The Parkinson Alliance Presented Patient-Centered Research on Vision and Parkinson’s Disease at American Congress of Rehabilitation Medicine in Dallas, Texas
KINGSTON, N.J., October 3, 2018/ — The Parkinson Alliance presented its survey-based research, Vision and Parkinson’s Disease: The Patient’s Perspective, at the 95th annual conference of the American Congress of Rehabilitation Medicine, held on October 3, 2018, in Dallas, Texas, which had over 2,300 attendees and representation from 66 countries.
Research indicates that the prevalence of visual symptoms in Parkinson’s disease (PD) may reach up to about 80%. Associated signs and symptoms of visual disturbance may include double vision and deficits in vision clarity/blurred vision, color vision, blink reflex, pupil reactivity, and saccadic and smooth pursuit movements, as well as more complex functions such as difficulties with visual attention, spatial orientation, and visual hallucinations. Despite the high prevalence rate, visual symptoms are often underreported and undertreated for individuals with PD. Our report provides a better understanding of this complex topic from the patient’s perspective, including its impact on day-to-day activities and the quality of life of patients.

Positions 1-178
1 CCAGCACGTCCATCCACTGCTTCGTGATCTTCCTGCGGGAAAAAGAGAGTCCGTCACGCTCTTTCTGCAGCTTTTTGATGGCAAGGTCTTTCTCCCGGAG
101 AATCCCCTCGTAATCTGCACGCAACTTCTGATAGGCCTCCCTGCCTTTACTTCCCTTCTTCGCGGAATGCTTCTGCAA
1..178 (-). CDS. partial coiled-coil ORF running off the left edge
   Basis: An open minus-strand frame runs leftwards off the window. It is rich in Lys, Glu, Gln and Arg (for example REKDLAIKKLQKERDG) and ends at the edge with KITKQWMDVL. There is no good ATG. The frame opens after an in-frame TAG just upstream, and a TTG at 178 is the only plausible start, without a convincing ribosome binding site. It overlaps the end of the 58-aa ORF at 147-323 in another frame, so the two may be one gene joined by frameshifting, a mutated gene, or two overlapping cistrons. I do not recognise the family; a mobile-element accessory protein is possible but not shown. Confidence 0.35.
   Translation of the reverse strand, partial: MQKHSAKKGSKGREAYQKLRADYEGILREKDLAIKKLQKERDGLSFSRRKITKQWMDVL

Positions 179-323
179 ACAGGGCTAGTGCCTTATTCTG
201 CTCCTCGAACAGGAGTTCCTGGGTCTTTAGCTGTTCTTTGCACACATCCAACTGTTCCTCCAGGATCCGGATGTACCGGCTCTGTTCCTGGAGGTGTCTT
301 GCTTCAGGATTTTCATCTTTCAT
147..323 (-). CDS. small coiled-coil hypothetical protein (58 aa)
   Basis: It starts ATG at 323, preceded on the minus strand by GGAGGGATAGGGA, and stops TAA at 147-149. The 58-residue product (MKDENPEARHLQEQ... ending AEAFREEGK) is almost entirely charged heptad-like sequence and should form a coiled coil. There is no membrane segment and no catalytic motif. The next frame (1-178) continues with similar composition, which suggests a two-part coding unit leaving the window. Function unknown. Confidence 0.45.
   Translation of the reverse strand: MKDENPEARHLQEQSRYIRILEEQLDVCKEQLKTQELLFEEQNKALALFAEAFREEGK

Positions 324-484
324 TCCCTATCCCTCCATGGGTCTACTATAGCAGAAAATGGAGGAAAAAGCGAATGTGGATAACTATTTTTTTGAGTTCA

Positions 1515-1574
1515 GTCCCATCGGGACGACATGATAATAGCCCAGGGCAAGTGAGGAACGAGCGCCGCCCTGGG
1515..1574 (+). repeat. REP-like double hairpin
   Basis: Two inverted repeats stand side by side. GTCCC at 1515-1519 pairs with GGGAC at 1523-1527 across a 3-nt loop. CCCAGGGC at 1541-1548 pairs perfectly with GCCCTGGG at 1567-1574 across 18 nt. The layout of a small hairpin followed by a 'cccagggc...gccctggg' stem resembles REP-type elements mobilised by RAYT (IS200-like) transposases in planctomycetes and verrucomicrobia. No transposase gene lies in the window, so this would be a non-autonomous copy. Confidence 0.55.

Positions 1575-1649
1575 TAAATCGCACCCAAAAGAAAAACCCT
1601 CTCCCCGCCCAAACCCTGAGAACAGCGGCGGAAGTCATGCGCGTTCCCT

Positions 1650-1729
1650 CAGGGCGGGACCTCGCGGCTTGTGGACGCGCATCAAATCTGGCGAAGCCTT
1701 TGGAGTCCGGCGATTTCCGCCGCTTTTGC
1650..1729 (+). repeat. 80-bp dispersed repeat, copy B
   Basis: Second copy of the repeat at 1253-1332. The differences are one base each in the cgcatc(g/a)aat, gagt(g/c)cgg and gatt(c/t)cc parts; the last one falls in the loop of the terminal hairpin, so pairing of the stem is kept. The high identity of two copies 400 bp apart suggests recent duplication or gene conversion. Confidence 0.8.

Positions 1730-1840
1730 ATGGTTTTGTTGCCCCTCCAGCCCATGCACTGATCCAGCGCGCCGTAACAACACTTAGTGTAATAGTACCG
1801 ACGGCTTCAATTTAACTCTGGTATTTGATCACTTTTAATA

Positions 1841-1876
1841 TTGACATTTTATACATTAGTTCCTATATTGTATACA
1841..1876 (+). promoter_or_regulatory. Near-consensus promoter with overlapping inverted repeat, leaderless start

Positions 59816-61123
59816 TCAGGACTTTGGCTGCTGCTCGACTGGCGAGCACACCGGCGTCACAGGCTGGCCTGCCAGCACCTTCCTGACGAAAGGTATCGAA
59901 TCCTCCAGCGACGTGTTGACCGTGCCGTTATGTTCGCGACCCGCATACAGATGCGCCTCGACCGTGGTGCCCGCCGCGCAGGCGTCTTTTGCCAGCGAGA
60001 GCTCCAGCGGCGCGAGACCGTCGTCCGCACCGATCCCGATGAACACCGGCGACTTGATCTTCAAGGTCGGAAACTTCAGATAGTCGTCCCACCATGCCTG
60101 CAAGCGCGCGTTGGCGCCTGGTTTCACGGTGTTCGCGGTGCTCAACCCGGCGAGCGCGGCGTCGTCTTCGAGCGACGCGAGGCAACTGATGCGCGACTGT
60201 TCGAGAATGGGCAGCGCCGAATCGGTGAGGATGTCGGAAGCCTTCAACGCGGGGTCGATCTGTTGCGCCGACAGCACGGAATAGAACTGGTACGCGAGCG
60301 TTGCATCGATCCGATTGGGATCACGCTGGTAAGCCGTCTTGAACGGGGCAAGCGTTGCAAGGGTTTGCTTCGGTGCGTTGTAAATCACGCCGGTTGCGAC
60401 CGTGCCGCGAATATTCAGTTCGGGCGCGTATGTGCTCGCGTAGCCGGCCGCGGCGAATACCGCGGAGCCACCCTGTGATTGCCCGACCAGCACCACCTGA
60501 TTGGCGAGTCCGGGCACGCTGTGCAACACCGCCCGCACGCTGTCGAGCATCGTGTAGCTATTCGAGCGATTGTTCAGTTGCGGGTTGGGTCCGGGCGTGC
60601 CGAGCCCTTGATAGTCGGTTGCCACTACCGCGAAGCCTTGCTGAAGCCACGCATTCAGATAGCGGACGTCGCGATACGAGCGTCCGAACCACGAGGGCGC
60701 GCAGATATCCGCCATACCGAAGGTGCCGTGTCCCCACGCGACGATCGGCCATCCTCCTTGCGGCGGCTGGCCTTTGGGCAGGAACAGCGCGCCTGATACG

Data was gathered from 1,101 individuals with PD. Individuals reported experiencing a broad scope of visual symptoms. The most frequently experienced vision difficulties involved difficulties with reading, nighttime vision, glare sensitivity, visual fatigue, and nearsightedness. Vision disturbance adversely impacted engagement in daily activities. Seventy-three percent reported that vision difficulties adversely impacted the quality of life.
“Understanding patients’ perspectives about their experiences have important implications for rehabilitation specialists, particularly in the context of a “patient-centered,” team approach. This report highlights many pertinent points regarding perceived changes in vision as it relates to age and disease duration and important implications related to the impact of vision difficulties on day-to-day functions,” comments Jeffrey Wertheimer, Ph.D., ABPP-CN, clinical neuropsychologist and Chief Research Consultant for The Parkinson Alliance.
To learn more about our Patient-Centered Research and to download our report entitled Vision and Parkinson’s Disease: The Patient’s Perspective, please visit our website.
About The Parkinson Alliance
The mission of The Parkinson Alliance is to raise funds for research to end Parkinson’s disease, support the development of new therapies, and improve the quality of life for those living with the disease through patient-centered research and resources. The Parkinson Alliance stands as the umbrella organization for the Parkinson’s Unity Walk, Team Parkinson, and other fundraising events held around the country. Taken together, we have funded over $30 million in research since our founding.
The Parkinson Alliance